Haemostat device eliminates risk of embolism

UK company invents powder dispenser that can stop blood vessels from bleeding but does not inject air into wound

Team Consulting, the Cambridge-based medical device design and development agency that came up with the original design for the life-saving Epi-pen, has developed the Convesaid device, which allows surgeons to spray opened blood vessels with a powdered substance that stops bleeding during an operation without any risk of introducing air into the blood vessel, which could cause a life-threatening embolism.

The handheld device, which is disposable, is currently at a functional proof of principle stage, and the agency hopes it will serve as a shop window for its expertise.

The Convesaid device in use

According to the British Medical Council, 30 per cent of specialist inpatient surgeries involved a bleed during the process which increased the length of hospital stay. Current devices to stop bleeding, which dispense substances known as haemostat powders, tend to entrain the powder within a stream of air. However, using these carries a risk of squirting air into an open blood vessel.

The Convesaid device is designed to be intrinsically safe, and the design team, led by head of MedTech Ben Wicks, employed a little-known principle of physics to ensure its safety. Called the Coanda effect, this states that a stream of gas will tend to follow an adjacent curved surface.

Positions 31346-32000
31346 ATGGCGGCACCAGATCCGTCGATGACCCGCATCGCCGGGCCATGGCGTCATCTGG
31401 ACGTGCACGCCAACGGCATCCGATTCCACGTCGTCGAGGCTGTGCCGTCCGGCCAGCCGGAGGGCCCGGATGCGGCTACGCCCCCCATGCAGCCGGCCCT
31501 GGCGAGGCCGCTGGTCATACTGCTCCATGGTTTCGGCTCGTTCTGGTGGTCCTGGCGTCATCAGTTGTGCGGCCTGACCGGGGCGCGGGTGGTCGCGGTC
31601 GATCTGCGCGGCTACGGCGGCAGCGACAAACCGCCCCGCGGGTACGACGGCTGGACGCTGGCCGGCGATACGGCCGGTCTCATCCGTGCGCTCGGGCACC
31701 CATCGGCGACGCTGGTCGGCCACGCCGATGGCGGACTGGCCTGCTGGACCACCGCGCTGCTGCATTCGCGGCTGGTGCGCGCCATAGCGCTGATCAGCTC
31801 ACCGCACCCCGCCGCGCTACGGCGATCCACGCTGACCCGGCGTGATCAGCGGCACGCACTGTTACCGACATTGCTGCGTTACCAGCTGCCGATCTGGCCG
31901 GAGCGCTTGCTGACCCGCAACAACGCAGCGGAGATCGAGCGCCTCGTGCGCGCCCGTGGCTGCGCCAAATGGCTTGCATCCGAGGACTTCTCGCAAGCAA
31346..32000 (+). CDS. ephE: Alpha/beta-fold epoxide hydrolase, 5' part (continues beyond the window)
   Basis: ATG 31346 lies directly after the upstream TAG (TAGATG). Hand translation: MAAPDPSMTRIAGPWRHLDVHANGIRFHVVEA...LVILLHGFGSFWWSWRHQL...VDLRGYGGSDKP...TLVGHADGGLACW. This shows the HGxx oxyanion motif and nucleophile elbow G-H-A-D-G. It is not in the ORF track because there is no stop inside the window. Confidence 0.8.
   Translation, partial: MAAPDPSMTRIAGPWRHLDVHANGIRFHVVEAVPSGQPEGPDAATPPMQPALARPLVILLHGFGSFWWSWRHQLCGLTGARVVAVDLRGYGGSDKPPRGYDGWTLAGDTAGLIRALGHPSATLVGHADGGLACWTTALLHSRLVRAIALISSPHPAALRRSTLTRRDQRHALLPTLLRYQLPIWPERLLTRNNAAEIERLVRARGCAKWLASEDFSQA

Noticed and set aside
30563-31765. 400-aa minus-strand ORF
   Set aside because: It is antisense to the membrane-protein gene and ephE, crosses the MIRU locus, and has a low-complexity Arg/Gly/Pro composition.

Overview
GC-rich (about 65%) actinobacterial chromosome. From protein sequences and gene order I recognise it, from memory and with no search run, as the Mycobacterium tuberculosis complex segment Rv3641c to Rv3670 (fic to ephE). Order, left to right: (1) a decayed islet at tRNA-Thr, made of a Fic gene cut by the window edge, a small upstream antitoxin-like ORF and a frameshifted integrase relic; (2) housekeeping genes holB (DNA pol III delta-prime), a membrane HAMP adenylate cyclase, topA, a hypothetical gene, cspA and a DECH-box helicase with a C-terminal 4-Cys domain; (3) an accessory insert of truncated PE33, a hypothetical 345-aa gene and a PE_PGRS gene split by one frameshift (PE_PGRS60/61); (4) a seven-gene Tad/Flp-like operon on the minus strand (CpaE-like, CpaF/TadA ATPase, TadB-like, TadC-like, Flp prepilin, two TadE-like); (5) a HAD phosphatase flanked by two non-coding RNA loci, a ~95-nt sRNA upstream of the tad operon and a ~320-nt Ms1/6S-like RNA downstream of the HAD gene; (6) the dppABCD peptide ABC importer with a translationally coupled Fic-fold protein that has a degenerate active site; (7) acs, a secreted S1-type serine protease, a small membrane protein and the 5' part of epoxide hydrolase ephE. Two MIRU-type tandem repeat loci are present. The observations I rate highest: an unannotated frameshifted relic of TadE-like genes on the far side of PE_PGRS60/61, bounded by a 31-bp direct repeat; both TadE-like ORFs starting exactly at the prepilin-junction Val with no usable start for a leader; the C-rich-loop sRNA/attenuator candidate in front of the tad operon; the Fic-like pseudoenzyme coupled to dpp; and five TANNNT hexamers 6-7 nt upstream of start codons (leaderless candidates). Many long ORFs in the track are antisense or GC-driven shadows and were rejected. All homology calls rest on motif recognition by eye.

A return channel in the device nozzle uses the Coanda effect to return air to the pump, confining it inside the casing

Like other sprays, the device contains a battery powered pump to create a stream of air which entrains particles of haemostat powder from a reservoir attached to the back of the device. The powder-laden air stream is sent down the long nozzle of the device. At the tip of the nozzle, however, the channel down which the stream flows splits into two, with a smooth curve leading into a separate return channel back along the nozzle and back to the pump. The powder, meanwhile, is propelled out of the tip and onto its target “It’s almost like magic,” Wicks comments. “It looks like there must be air coming out of the device, but there isn’t.” The tip can even be placed directly onto the wound without any risk of embolism.

As the design evolved in consultation with surgeons, the team introduced failsafe features such as a trigger that cannot be operated until the pump is turned on. “Convesaid gives surgeons the ability to stop a variety of bleeds in a rapid, accurate and safe way. It takes no time to set-up and is unencumbered by any air lines. Convesaid will give haemostat manufacturers the ability to deliver haemostats more effectively, more conveniently and, above all, more safely than ever before.”

Watch this video to find out more about Team Consulting and how Convesaid was designed: